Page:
The truth of the matter is that few hot-rods are really built to go fast these days. The focus has changed from the beginning (making something FAST from junk, while controlling costs) to building cruisers that exist primarily to get looked at.

 

I have been thinking about that. I have been thinking it might be fun to have an old Ford roadster pickup (Model A thru 1934 or so) in the future.  I'd want something 'traditional' but not over the top rat.  And I'd want it more to be a cool cruising machine that would be reliable, fun to drive and not shake like a funny car with some huge popcorn maker engine.  I wouldn't be going crazy fast in it either since the vehicle would crush like a cardboard box in an accident against today's vehicles.

 

A while back someone in NJ was selling one of those Shay replica Model A roadster pickups. It had been sitting outside and had a bit of rust on accessories (the body was fiberglass) and would have been cool to rat out a bit. It had the modern Ford 4 cylinder from the Pinto era.  I would have been happy to cruise around in that.  Now, what I didn't realize at the time was that Shay cranked out mainly Model A rumble seat roadsters and the pickup version is pretty rare. Another one that got away!


If a hot rod is an expression of the builder's own personal style and preferences (and it is!), why does it matter what he does? Isn't it sort of like saying that you can't understand why your neighbor likes his steak well done, because you like yours medium rare?

 

He can have his steak well done, but I draw the line when he pours catsup all over it! :)



#15 plowboy

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Posted 15 August 2013 - 04:36 AM

I'm just the opposite Greg. I say put a Ford engine in a Ford (or at least a Lincoln or Mercury engine) and do whatever with anything else. Had I been a hot rodder in the late fifties, I would have been scouring the junk yards looking for a 312 with a supercharger to drop down in my hot rod. 



#16 Richard Bartrop

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Posted 15 August 2013 - 04:50 AM

My opinion is that when you're actually building the car, put whatever you want in it.  Any idiot can tell other people what to do.



#17 Eshaver

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Posted 15 August 2013 - 04:50 AM

I've been involved in automobiles for most of my life . When I was coming along, people were still putting Cadillac engines in Studebakers . I've done a couple of Oldsmobile engines in some early 60's Chevrolet trucks . The reason I hear at cruises about the Chevrolet is low cost , interchangeability and availability . Right now , I'm back trying to price out rebuild parts for a Mercury Flathead . The cost is out there in the same league one pays to build a 460 Ford . Sure , I could buy a common 350 Chevrolet an look like everyone else . I'ts not happening ..................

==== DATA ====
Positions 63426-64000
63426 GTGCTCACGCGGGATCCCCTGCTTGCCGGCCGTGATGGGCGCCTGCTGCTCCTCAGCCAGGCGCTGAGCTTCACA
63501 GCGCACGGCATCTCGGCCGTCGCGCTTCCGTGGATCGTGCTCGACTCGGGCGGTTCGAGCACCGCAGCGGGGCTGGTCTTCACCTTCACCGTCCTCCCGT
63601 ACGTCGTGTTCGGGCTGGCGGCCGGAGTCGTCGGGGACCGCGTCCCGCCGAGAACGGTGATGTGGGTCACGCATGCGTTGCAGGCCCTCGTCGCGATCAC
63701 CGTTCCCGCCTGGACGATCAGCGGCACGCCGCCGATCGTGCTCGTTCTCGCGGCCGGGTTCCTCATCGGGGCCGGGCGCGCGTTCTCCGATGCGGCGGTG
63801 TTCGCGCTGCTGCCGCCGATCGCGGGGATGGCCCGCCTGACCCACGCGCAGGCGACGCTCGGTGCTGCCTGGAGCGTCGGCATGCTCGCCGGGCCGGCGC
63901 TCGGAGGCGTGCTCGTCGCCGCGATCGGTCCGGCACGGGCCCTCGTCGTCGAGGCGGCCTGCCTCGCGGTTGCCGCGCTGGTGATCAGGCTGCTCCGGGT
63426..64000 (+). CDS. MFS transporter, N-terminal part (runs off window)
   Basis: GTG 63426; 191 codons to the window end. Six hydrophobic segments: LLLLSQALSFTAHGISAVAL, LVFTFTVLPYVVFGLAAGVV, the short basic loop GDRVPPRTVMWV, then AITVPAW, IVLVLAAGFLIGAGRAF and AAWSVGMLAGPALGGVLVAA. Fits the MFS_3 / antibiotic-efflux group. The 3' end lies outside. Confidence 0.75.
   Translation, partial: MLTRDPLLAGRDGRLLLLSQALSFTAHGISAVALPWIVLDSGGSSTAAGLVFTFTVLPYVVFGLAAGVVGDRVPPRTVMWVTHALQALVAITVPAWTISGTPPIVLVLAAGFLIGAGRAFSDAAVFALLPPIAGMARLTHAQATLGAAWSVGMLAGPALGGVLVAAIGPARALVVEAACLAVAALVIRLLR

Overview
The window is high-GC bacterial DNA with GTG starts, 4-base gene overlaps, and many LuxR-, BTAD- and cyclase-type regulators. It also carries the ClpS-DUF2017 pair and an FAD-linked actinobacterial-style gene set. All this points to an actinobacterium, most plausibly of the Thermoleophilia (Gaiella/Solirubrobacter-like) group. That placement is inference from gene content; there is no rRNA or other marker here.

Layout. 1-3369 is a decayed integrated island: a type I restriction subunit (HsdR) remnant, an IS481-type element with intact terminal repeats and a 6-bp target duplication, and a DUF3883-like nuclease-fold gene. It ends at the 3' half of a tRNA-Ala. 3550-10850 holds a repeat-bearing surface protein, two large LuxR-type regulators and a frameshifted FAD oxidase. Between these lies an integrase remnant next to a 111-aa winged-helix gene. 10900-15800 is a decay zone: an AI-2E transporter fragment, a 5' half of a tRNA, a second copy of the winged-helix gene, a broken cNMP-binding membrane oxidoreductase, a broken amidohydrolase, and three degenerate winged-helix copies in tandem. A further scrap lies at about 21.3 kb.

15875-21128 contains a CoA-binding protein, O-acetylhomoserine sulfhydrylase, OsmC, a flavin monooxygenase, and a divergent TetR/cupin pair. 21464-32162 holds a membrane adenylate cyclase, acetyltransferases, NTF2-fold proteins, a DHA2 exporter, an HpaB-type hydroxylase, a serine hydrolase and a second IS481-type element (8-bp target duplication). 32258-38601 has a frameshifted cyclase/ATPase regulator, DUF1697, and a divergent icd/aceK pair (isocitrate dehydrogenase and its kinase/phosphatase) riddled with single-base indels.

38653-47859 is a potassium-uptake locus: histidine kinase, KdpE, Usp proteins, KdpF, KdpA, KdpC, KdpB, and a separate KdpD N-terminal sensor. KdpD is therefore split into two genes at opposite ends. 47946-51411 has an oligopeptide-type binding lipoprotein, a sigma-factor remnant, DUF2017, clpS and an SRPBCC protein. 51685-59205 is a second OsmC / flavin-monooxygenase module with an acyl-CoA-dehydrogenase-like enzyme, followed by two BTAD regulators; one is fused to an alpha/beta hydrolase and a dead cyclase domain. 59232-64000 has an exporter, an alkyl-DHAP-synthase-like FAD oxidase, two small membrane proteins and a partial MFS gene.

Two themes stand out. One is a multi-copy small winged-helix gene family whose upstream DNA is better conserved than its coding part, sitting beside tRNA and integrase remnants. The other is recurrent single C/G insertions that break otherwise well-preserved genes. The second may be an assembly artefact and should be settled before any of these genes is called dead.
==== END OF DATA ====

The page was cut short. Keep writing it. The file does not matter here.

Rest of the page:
#18 Dragfreak

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Posted 15 August 2013 - 05:12 AM

There comes a point when people start swapping engines because the engine is just better. An example is people swapping LS engines into the 5.0 mustangs. people do it because the LS engines are a great platform and you can make crazy amounts of horsepower with them.



#19 Greg Myers

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Posted 15 August 2013 - 05:28 AM

I'm just the opposite Greg. I say put a Ford engine in a Ford (or at least a Lincoln or Mercury engine) and do whatever with anything else. Had I been a hot rodder in the late fifties, I would have been scouring the junk yards looking for a 312 with a supercharger to drop down in my hot rod. 

 

Bet you'd find a bunch of 'em too :lol:



#20 Greg Myers

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Posted 15 August 2013 - 05:29 AM

I've been involved in automobiles for most of my life . When I was coming along, people were still putting Cadillac engines in Studebakers . I've done a couple of Oldsmobile engines in some early 60's Chevrolet trucks . The reason I hear at cruises about the Chevrolet is low cost , interchangeability and availability . Right now , I'm back trying to price out rebuild parts for a Mercury Flathead . The cost is out there in the same league one pays to build a 460 Ford . Sure , I could buy a common 350 Chevrolet an look like everyone else . I'ts not happening ..................

 

So how's that workin' out for you ? Got that thing on the road yet ? ;)